BY- ZETA PEREIRA
BACKGROUND ( Criminal Defamation IT Act )
Immunity in law refers to the exemption granted by a statute. The exemption can be for a penalty, a legal duty or prosecution. These exemptions can be granted to an individual or a legal entity like a company. Some of the notable types of immunities are- diplomatic immunity (this immunity is granted to diplomats or ambassadors), judicial immunity (this immunity protects judges from their judicial actions) and witness immunity (when the prosecutor grants immunity to the witness in exchange for testimony or production of evidence. Legal immunity has been criticized as it can be abused or exploited by the ones who have been granted immunity.
CURRENT ISSUE ( Criminal Defamation IT Act )
The Supreme Court in the case of Google India Private Ltd. v. Visakha Industries and another rejected Google India’s plea of immunity from liability as an internet intermediary under IT Act and directed Google India to face trial in a Criminal Defamation case.
There was an amendment made to Section 79 of the Information Technology (IT) Act in the year 2009. Prior to the amendment, a network service provider was protected only from liability under the IT Act and protection did not extend to liabilities arising under other enactments. The complaint in this case was raised before the 2009 Amendment to Section 79 of the IT Act and based on this reasoning, the court held that Google India cannot claim immunity from liability from Criminal Defamation under Section 499 (defamation) of the Indian Penal Code.
The Supreme Court of India did not adjudicate on another contention made by Google India stating that it is not an intermediary but only a subsidiary of Google LLC and said that was matter for another trial. The court also set aside findings by the High Court of Andhra Pradesh stating that Google India had failed to act despite receiving notice served by the complainant asking it to take down the defamatory articles hosted by it.
QUESTION OF LAW ( Criminal Defamation IT Act )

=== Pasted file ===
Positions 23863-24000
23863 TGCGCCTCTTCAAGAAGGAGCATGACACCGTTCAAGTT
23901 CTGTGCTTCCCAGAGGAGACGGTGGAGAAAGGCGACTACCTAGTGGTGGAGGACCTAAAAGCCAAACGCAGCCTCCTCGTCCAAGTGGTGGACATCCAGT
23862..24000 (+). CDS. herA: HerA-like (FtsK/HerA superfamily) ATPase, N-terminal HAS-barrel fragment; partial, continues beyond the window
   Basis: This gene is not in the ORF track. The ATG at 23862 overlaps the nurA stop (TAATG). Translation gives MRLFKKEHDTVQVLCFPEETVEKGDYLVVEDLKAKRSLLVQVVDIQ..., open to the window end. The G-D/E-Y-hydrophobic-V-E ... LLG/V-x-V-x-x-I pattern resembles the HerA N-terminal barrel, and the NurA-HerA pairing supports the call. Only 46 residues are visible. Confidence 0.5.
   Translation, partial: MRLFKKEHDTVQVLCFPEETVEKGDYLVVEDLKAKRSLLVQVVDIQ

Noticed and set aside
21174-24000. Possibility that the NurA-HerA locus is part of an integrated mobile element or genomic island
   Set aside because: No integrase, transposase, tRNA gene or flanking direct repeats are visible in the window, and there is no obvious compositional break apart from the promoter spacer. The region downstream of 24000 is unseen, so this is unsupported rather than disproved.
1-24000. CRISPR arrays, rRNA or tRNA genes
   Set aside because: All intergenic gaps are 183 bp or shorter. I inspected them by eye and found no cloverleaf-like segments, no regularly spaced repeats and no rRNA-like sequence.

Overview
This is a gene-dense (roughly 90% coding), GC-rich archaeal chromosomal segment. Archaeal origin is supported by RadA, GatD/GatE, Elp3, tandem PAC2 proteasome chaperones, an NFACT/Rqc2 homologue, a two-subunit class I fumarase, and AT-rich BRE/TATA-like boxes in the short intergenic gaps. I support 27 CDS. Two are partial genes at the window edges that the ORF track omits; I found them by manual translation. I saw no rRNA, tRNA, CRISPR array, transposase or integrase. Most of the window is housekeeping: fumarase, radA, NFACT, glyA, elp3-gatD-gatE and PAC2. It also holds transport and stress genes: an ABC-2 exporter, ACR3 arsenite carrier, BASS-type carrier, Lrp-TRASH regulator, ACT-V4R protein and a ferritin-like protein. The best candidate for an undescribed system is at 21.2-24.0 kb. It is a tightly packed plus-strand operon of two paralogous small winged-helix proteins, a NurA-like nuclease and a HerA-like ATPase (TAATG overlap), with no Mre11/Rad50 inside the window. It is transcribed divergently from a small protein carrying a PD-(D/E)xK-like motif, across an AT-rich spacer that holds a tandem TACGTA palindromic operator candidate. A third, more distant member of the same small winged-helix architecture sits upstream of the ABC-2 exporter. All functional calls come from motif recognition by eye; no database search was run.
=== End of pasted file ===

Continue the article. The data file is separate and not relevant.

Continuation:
Visakha Industries, a company making asbestos sheets filed a criminal defamation complaint in 2009 against an individual for publishing articles against it which was hosted in the Google Groups service provided by Google. Google India was made a party to the defamation complaint on the ground that the group was hosted by it. The complainant also alleged that Google India failed to act on the notices to take down the articles and that Google India was conspiring against the company with the author of the articles.
Google India approached the High Court of Andhra Pradesh under Section 482 of the Code of Criminal Procedure (power of the High Court to quash criminal proceedings) stating that it had no liability over the Defamation articles since it is an intermediary as defined under Section 79 of the IT Act and is neither an author nor a publisher of the blog. But the High Court refused to quash the proceedings since it failed to take action against the articles despite it being notified by the aggrieved party. Therefore, it could not claim any exemption Under Section 79 of the IT Act.
Section 79 of the IT Act before the 2009 amendment read as follows:
79. Network service providers not to be liable in certain cases- For the removal of doubts, it is hereby declared that no person providing any service as a network service provider shall be liable under this Act, rules or regulations made thereunder for any third party information or data made available by him if he proves that the offence or contravention was committed without his knowledge or that he had exercised all due diligence to prevent the commission of such offence or contravention.
Explanation.- For the purposes of this section,-
(a) “network service provider” means an intermediary;
(b) “third party information” means any information dealt with by a network service provider in his capacity as an intermediary.
After the 2009 amendment, Section 79 expanded the protection to intermediaries. The protection was available for liabilities arising under laws other than the IT Act.
The question of law to be considered here is whether to decide the matter according to the unamended Section 79 or amended Section 79. The Supreme Court in appeal stated that as the complaint was filed before the 2009 amendment, the matter has to be decided according to Section 79 of IT Act as it stood before the amendment.
CONCLUSION ( Criminal Defamation IT Act )
The Supreme Court set aside the finding of the High Court of Andhra Pradesh regarding the alleged refusal of Google India to take down the articles hosted by it.
The contention of the appellant regarding it being not an intermediary is a matter for trial.
Section 79 of the IT Act did not protect an intermediary in regard to offence under Section 499/500 of the Indian Penal Code.
The Magistrate can proceed with the complaint.